Character Does Count
Various definitions of character exist. One that I like comes from the organization CITRS, an acronym that stands for some of the basic tenets of character – Character, Integrity, Trust, Relationships and Success. According to CITRS, it is “‘client-centered’”, meaning that it develops programs to enhance what administrators and teachers are already doing. CITRS works within existing organizational constraints to help schools reach their goals by infusing character education and development within their existing curriculum, including the new requirements of the Common Core.
Another organization, and one that I am more familiar with, is the Josephson Institute of Ethics. The Josephson Institute has identified “Six Pillars of Character”. I use them all the time to teach virtue-based ethics education to my students. Here are the Six Pillars with examples of underlying traits of behavior.
- Be honest • Don’t deceive, cheat, or steal • Be reliable — do what you say you’ll do • Have the courage to do the right thing • Build a good reputation
- Treat others with respect; follow the Golden Rule • Be tolerant and accepting of differences • Use good manners, not bad language • Be considerate of the feelings of others
- Do what you are supposed to do • Persevere: keep on trying! • Use self-control • Be self-disciplined • Think before you act — consider the consequences • Be accountable for your words, actions, and attitudes • Set a good example for others
- Play by the rules • Be open-minded; listen to others • Don’t take advantage of others • Don’t blame others carelessly • Treat all people fairly
- Be kind • Be compassionate and show you care • Express gratitude • Forgive others • Help people in need
- Do your share to make your school and community better • Cooperate • Stay informed; vote • Obey laws and rules • Respect authority • Protect the environment • Volunteer
The Josephson Institute conducts training programs for all kinds of organizations and helps to bring character education into the schools. I’d like to say such efforts are making a difference with respect to ethics in society, but things seem to get worse rather than better with the passage of time. Then again, it may just be a sign of my age that I compare the current generation to earlier ones that I taught, but I do notice some stark differences.
The one that concerns me the most is the sense of entitlement. On many occasions I’ve had debates with students about how I graded their work. These are not initiated to enhance the learning experience. It’s not learning for learning’s sake-driven. Quite the contrary, they are mostly designed to see if a student can get a point or two more on an exam. Some even try to wear you down with questions and comments that at an earlier time would have been unheard of.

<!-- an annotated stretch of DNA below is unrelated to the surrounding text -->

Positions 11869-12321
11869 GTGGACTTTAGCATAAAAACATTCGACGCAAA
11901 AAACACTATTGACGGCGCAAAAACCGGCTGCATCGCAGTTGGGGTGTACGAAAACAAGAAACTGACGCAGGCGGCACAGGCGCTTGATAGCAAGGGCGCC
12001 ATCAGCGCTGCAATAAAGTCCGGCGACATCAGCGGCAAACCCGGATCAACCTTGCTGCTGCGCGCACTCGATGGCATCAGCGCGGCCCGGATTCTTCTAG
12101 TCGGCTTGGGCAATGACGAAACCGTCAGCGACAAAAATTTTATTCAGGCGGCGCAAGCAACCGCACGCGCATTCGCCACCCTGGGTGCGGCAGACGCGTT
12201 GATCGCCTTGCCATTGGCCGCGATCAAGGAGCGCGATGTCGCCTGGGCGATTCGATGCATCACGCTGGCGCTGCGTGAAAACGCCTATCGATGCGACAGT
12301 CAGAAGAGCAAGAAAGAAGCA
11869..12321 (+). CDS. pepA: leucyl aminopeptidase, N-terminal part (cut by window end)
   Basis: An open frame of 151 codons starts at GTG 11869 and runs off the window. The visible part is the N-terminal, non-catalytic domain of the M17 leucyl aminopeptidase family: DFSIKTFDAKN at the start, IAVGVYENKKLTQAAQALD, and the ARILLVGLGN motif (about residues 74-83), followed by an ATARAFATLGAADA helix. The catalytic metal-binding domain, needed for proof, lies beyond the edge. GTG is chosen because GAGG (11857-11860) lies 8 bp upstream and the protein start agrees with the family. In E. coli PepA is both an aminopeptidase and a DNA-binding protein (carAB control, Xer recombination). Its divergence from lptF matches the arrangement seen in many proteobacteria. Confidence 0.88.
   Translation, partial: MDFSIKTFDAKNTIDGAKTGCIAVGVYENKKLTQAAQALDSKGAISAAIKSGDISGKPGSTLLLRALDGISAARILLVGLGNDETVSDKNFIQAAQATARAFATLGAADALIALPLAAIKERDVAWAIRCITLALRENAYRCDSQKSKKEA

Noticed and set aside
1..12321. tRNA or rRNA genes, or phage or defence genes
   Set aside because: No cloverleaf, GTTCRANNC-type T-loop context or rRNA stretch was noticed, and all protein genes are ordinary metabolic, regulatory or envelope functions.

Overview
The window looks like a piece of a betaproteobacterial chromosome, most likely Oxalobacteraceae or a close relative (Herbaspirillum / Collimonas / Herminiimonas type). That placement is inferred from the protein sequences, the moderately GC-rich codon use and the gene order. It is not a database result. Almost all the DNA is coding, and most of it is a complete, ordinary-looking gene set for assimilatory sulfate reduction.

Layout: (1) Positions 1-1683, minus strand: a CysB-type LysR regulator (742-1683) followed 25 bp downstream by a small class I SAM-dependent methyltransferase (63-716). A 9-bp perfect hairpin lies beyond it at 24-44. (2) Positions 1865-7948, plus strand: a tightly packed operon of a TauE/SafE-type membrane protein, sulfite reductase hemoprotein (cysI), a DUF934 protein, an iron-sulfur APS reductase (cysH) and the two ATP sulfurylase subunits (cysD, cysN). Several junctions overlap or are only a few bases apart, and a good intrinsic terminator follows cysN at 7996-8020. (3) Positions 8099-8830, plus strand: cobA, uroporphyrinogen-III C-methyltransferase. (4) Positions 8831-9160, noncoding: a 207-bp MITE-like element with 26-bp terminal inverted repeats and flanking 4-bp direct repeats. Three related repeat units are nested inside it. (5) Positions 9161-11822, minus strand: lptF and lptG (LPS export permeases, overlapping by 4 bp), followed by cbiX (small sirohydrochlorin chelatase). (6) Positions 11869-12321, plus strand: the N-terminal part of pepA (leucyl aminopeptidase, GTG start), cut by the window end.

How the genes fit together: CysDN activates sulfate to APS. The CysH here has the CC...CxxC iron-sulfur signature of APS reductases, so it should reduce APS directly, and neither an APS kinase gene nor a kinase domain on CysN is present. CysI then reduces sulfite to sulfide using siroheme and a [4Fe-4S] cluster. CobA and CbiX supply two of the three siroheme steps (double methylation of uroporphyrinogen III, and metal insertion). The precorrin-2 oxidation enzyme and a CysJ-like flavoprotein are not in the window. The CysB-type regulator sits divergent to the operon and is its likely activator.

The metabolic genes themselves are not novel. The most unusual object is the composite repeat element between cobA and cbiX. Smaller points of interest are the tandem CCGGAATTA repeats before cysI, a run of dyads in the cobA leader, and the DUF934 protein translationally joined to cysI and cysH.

The work ethic has clearly changed. Perhaps it is part of the Internet-driven social media society we live in today. Students need to be entertained today. It’s not enough to be a great lecturer; in fact, that may be a detriment. It seems to inhibit concentration and focus. The attention span of students today seems extremely low. I do realize there is quite a bit of Attention Deficit Disorder and that ADD may be partly an explanation. But, it’s more than that.
The constant texting and typing distracts students from applying their mind to new and unstructured situations, whether in the classroom or in life. The result is critical reasoning skills are not very well developed. This is a problem in the real world because oftentimes the problem you encounter today is not the same as before so a set of thinking skills – including ethical reasoning skills – is necessary to decide what the proper action to take is.
Character education is a must and it should start in K-5. Character-based decision making requires developing certain values that inform ethical decision making such as the ones mentioned before. Still, that is clearly not enough. It is a necessary but insufficient condition to ensure that ethical behavior can improve in society.
The traditional African proverb, “It takes a village to raise a child”, is true when it comes to inculcating ethical behavior in children, adolescents and young adults. It’s harder today than ever before because the systems that we used to take for granted to get the job done no longer exist or are ineffective. Some are even harmful.
Parents are largely uninvolved with the ethical development of their kids. The schools often shy away from teaching traditional ethics based on “The Golden Rule” for fear of being criticized for preaching values that may not be acceptable to large chunks of society. The entertainment industry long ago lost its place in the village by appealing to society’s basest instincts. Forget about role models, unless you want to point to negative ones.
I often reflect on what I can do to make things better. How can I reach my students and open their minds to the importance of developing ethical values and not letting self-interest in the form of wealth, fame, fortune, and self-indulgence get in the way of developing one’s ethical self to improve ethical behavior and contribute to society in a meaningful way.
One thing I know is those of us committed to the cause must keep on trying. The worst thing that could happen is for people of good will to walk away from the challenge and not be able to say I did all that I could to change the culture.
As the poet William F. O’Brien said, it is “Better to try and fail than never to try at all.”
Blog posted by Dr. Steven Mintz, aka Ethics Sage, on June 16, 2015. Professor Mintz is on the faculty of the Orfalea College of Business at Cal Poly San Luis Obispo. He also blogs at: www.workplaceethicsadvice.com.